Federal Reserve Can't Be Sure Inflation Will Ease in 2022, Prices 'Higher' Than Expected

Speaking in front of the House Financial Services Committee on Wednesday, Federal Reserve Chair Jerome Powell expressed increased concerns about price spikes, and said it's impossible to be sure that inflation will slow over the next year, the Associated Press reported.

Powell said that while many economists regard the highest rates of inflation since 1990 as a temporary response by the market to challenges along the supply chain of dozens of products, no one can be certain that prices will improve at predicted rates.

"The point is, we can't act as if we're sure of that," he said. "We're not at all sure of that. Inflation has been more persistent and higher than we've expected."

At the same hearing, Treasury Secretary Janet Yellen defended various spending proposals of the Biden administration. Multiple Republicans on the committee blamed Biden's plans for the high inflation rates, claiming the $2 trillion social and environmental spending bill being debated in Congress would exacerbate the problems.

"It is the multiple trillions of dollars that this Congress and this administration is spending that is putting jet fuel on the fires of this economy," said Representative Patrick McHenry of North Carolina, the senior Republican on the committee. "It is making things worse."

Yellen said the spending that has been passed is designed to take place over the next decade, and would be paid for through other programs, lessening its impact on potential inflation.

She also argued that increasing spending on child care programs could make it easier for women to return to the workforce after having children, which would improve the labor shortage she said is contributing to inflation.

For more reporting from the Associated Press, see below.

Jerome Powell, Janet Yellen, Inflation
Federal Reserve Chairman Jerome Powell and Treasury Secretary Janet Yellen listen to lawmakers during a House Committee on Financial Services hearing on Capitol Hill in Washington, D.C., on Wednesday. Powell and Yellen testified to the committee about the current state of the U.S. economy and inflation. Amanda Andrade-Rhoades/Associated Press

As Americans have spent more time at home, they have ramped up spending on furniture, appliances, laptop computers. Soaring demand for such goods, combined with parts shortages, have resulted in supply chain snarls and higher prices.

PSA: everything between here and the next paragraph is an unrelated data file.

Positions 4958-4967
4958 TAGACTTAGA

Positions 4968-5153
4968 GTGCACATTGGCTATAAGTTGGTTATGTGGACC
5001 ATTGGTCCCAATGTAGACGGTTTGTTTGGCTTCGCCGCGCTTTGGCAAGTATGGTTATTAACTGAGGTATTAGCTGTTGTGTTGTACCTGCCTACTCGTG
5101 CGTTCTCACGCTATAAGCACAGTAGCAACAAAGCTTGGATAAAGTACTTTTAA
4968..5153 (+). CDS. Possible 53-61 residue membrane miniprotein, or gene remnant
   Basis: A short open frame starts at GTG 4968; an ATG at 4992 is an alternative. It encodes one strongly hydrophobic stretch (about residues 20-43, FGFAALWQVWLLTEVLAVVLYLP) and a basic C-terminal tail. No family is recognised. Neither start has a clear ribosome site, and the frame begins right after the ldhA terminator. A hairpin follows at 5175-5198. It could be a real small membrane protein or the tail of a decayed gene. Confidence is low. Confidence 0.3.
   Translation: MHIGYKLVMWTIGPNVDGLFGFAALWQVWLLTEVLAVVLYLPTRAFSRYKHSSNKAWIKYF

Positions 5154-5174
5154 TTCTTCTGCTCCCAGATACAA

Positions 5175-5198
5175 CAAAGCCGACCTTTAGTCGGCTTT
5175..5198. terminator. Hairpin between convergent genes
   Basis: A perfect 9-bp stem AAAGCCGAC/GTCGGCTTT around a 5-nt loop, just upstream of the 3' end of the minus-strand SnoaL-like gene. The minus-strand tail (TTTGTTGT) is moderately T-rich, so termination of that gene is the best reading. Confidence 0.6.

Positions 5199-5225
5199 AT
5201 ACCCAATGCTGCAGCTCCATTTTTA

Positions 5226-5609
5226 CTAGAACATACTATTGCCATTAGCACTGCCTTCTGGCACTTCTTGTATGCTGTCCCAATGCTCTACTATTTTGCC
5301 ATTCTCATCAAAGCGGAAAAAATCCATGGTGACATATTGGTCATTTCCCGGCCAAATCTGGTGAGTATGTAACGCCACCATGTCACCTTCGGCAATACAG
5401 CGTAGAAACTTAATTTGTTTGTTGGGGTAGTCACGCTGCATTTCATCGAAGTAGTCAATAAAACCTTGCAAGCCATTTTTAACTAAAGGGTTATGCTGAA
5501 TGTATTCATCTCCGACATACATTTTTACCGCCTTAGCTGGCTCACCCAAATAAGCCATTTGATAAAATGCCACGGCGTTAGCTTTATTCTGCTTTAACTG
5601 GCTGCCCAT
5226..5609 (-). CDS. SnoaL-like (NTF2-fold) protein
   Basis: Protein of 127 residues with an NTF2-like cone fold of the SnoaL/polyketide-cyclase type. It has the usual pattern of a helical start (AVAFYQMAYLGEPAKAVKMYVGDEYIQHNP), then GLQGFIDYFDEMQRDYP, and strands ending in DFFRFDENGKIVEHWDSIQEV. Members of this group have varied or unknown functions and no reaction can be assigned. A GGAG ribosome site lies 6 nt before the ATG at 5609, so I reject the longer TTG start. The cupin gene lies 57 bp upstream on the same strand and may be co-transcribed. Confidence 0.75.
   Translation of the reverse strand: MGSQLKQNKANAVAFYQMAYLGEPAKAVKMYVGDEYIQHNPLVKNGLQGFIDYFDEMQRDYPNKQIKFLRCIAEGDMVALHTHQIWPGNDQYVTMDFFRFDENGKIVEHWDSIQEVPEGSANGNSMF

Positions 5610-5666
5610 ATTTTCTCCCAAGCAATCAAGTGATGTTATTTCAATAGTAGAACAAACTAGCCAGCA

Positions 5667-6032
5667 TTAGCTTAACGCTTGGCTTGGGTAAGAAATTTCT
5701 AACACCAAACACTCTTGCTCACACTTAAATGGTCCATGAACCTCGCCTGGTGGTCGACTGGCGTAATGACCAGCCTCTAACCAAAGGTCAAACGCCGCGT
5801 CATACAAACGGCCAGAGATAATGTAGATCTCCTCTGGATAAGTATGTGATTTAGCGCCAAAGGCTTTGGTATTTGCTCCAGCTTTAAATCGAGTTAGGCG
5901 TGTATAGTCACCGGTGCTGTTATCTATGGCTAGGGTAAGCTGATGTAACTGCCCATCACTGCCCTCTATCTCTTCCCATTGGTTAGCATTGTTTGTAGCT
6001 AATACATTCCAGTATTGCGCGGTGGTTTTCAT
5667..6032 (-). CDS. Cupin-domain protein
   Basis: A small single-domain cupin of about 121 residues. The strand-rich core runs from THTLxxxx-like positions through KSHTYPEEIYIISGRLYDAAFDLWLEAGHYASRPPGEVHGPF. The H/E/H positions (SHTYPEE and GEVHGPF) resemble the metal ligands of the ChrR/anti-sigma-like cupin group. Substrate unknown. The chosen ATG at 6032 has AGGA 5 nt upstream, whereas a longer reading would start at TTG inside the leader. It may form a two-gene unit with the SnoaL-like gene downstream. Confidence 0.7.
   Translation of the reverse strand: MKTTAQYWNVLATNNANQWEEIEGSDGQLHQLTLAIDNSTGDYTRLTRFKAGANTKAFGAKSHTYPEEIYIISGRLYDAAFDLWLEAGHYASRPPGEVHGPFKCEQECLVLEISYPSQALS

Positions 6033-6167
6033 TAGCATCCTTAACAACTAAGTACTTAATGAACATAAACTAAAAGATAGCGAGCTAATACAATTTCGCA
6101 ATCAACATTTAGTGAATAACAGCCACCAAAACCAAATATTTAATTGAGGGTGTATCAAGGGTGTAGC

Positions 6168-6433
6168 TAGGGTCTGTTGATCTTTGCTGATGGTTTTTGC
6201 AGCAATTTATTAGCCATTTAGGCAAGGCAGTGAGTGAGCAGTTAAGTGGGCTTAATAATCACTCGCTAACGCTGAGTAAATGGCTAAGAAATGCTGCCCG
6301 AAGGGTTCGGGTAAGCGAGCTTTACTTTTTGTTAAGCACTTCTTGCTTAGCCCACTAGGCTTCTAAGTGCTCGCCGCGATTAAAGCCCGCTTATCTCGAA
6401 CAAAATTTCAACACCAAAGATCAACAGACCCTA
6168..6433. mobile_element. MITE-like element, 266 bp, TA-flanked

In the past, Powell, who was nominated last week to a second four-year term by President Joe Biden, has frequently expressed his belief that these supply-and-demand imbalances should fade as the pandemic eases, which would reduce inflation. But on Wednesday, he said that while such an outcome is "likely," it is only a forecast.

Yellen defended the administration's $1.9 trillion financial relief package, approved last March, and said that "at most," it was a "small contributor" to higher prices, which she said were mostly due to supply chain bottlenecks.

The financial relief bill "put money in people's pockets, helped to meet expenses that they had and contributed to strong demand in the U.S. economy," Yellen said.

Powell's latest remarks came a day after he signaled a sharp turn toward tightening credit more quickly than the Fed has previously indicated. The Fed chair said Tuesday that it would be "appropriate" for the central bank to consider accelerating the reduction of its bond purchases at its next meeting in mid-December. That step would pave the way to the Fed hiking its benchmark interest rate as early as next spring.

Stock prices tumbled after Powell's comments. Low interest rates have been a key driver of the stock market to record highs during the pandemic. Shares recovered most of those losses in mid-day trading Wednesday.

Powell also downplayed sharp wage gains this year as something that could boost inflation further, suggesting that he doesn't yet see a wage-price spiral developing. In the 1970s, as prices rose steadily, workers were able to demand higher pay to keep up with greater costs. Yet businesses then raised prices further to cover the higher wages, extending the worst run of inflation since World War II.

"We like to see wages move up," Powell said. "At this point, we don't see them moving up at a troubling rate that would tend to spark higher inflation, but that's something we're watching very carefully."

On Tuesday, Powell said he was ready to "retire" the use of the word "transitory" to describe inflation. Instead, he said the "risk of higher inflation has increased."

Powell also on Tuesday elevated inflation-fighting to a more urgent priority than supporting job growth by noting that higher prices themselves threaten the economic recovery. A long period of growth, he said, is needed to regain the "great labor market" that existed before the pandemic.

Jerome Powell, Janet Yellen, Inflation
Treasury Secretary Janet Yellen and Federal Reserve Board Chairman Jerome Powell testify during a hearing before House Financial Services Committee on Capitol Hill on Wednesday in Washington, D.C. The committee held a hearing on Oversight of the Treasury Department's and Federal Reserve's Pandemic Response. Alex Wong/Getty Images